GeminiFocus July 2018 | Page 8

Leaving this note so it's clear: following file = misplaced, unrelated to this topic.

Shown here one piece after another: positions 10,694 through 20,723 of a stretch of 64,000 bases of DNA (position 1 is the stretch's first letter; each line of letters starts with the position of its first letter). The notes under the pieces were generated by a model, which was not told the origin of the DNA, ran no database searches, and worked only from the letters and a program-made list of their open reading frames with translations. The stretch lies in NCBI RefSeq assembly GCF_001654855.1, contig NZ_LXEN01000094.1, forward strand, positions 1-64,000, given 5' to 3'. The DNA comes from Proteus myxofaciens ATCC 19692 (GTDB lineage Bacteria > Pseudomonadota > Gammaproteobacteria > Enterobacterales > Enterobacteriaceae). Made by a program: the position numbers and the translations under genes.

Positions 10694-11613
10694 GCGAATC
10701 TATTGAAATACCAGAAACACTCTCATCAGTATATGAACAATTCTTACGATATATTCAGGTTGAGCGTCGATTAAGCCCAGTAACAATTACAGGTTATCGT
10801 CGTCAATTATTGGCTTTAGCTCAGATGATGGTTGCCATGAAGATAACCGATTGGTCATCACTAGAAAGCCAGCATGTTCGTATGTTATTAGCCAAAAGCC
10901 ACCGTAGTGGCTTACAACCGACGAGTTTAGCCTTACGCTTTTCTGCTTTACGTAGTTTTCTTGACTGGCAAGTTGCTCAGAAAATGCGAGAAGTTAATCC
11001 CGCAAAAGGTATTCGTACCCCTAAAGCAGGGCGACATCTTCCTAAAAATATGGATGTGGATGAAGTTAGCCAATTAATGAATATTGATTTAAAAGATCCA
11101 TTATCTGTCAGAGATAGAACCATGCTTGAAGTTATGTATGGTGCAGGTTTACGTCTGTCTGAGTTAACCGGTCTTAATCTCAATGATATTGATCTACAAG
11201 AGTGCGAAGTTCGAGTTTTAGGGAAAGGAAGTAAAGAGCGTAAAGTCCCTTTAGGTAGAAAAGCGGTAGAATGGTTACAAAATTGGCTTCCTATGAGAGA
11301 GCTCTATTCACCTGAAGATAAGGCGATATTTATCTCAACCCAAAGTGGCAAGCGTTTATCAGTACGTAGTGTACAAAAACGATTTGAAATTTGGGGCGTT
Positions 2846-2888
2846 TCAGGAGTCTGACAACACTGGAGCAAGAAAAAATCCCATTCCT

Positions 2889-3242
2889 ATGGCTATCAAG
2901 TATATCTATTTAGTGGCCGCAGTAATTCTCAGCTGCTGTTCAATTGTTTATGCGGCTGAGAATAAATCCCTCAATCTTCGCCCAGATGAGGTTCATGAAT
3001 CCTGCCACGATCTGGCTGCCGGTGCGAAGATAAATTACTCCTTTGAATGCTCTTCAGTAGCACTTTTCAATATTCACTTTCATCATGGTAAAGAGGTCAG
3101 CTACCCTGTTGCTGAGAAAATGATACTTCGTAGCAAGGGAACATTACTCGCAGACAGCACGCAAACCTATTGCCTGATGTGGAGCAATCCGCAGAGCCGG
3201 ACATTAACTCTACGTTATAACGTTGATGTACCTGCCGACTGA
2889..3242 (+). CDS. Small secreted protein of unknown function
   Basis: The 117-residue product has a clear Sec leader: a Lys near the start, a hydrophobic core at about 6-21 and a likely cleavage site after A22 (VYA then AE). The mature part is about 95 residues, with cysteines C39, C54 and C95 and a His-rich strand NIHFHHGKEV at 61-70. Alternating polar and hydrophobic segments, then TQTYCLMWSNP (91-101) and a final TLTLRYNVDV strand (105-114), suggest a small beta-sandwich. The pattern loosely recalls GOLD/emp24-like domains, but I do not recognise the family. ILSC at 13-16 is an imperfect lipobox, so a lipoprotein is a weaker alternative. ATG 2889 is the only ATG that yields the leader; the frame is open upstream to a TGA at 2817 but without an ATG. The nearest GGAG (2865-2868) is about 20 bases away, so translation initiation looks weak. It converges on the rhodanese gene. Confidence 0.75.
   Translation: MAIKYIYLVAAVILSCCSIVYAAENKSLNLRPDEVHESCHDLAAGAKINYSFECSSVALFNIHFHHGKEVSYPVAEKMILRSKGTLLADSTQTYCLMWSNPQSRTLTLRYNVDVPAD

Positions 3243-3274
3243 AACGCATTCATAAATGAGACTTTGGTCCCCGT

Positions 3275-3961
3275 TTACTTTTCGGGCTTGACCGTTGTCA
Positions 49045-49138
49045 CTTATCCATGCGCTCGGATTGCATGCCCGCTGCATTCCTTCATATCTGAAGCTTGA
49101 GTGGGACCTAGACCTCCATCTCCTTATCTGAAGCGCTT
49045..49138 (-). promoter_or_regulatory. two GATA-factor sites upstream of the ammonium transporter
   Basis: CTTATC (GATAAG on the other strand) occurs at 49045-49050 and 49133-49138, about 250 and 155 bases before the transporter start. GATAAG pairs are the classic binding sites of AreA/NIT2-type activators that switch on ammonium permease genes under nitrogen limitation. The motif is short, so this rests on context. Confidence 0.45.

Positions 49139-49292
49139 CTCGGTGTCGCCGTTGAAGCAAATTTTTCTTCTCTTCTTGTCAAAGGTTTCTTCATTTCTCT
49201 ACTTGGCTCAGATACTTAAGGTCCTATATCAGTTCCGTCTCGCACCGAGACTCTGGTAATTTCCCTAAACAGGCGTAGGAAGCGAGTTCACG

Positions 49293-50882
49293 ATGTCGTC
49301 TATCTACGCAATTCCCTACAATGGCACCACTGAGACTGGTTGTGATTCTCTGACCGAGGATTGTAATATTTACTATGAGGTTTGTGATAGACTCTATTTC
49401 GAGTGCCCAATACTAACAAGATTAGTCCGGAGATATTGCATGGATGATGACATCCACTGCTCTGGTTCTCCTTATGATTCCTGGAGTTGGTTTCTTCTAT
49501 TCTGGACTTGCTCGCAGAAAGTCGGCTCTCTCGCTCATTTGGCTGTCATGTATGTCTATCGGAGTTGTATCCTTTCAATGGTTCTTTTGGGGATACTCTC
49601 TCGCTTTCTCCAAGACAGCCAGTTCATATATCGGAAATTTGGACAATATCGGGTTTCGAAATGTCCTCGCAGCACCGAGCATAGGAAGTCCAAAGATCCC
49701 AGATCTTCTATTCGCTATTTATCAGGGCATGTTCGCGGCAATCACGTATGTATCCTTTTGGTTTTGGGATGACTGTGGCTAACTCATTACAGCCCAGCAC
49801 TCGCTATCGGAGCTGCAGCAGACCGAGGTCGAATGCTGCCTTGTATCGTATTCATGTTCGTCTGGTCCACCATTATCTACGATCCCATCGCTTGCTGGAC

Luminous infrared galaxies (LIRGs) and ULIRGs have luminosities that exceed 10¹¹ and 10¹² L Sun , respectively, in the infrared. The source of their very large far-infrared luminosities may reflect a quasar-like active nucleus surrounded by a torus of dense gas and dust (the latter absorbing the energetic photons from the nuclear region and re- emitting at infrared wavelengths), or a huge burst of massive-star formation in dense dusty clouds of molecular gas close to the nucleus, which heats the surrounding dust (Skinner et al., 1997). Figure 1. Left: HST large-scale continuum-free H-alpha+[NII] image. Right: Closeup of the region observed with GMOS-IFU (green box); the field of view is 3.5 x 5.5 arcseconds, and the color bars show the fluxes in arbitrary units. 6 When galaxies merge, the gas clouds close to their nuclei are shocked and heated by the collision, and the emission from certain molecules especially OH is strongly ampli- fied. These interaction environments seem to supply all the requirements to originate phenomena such as the emission of ma- sers (microwave amplification by stimulated emission of radiation). OH megamaser galaxies are a subclass of Ul- traluminous infrared galaxies, which emit pre- dominantly at microwave frequencies, in 1665 and 1667 megahertz (MHz). In the forties, mol- ecules were detected in the interstellar medi- um when absorption lines of CH, CH+, and CN were evinced in the spectra of stars. These mol- ecules show transitions in the visible and are susceptible to detection by optical telescopes. GeminiFocus The hydroxyl radical (OH) was discovered in 1943 and was the only molecule detected at radio wavelengths until 1968. The first OH extragalactic megamasers were detected in the spiral galaxy NGC 253 (Whiteoak & Gardner, 1973; Gardner & Whiteoak, 1975) and in M82 (Rieu et al., 1976). ARP 220 is an example of an OH megamaser emission host detected with the Arecibo radio telescope in 1982, presenting 400 L Sun , about 10 8 times higher than the masers found in the W3 (OH) molecular cloud complex. This discovery led to the realization of a survey aimed at find- ing other OH megamasers using telescopes with big collecting areas. Very-long-baseline interferometry also de- tected OH megamasers hosted in III Zwicky 35, IRAS 17208-0014 (Diamond et al., 1999), 12032 + 1707 (Londsdale et al., 2003a), Markarian (Mrk) 231 (Klockner et al., 2003), Mrk 273 (Klockner & Baan, 2004), and IRAS 14070+0525 (Pihlstrom et al., 2005). Darling & Giovanelli (2002) performed a survey with the Arecibo telescope that searched for OH megamasers in 300 IRAS galaxies at z > 0.1, resulting in the detection of 100 OH mega- masers in LIRGs. In a galaxy, microwave radiation can be amplified in the interstellar medium in the immediate neighborhood of young stellar objects, or circumstellar envelopes around July 2018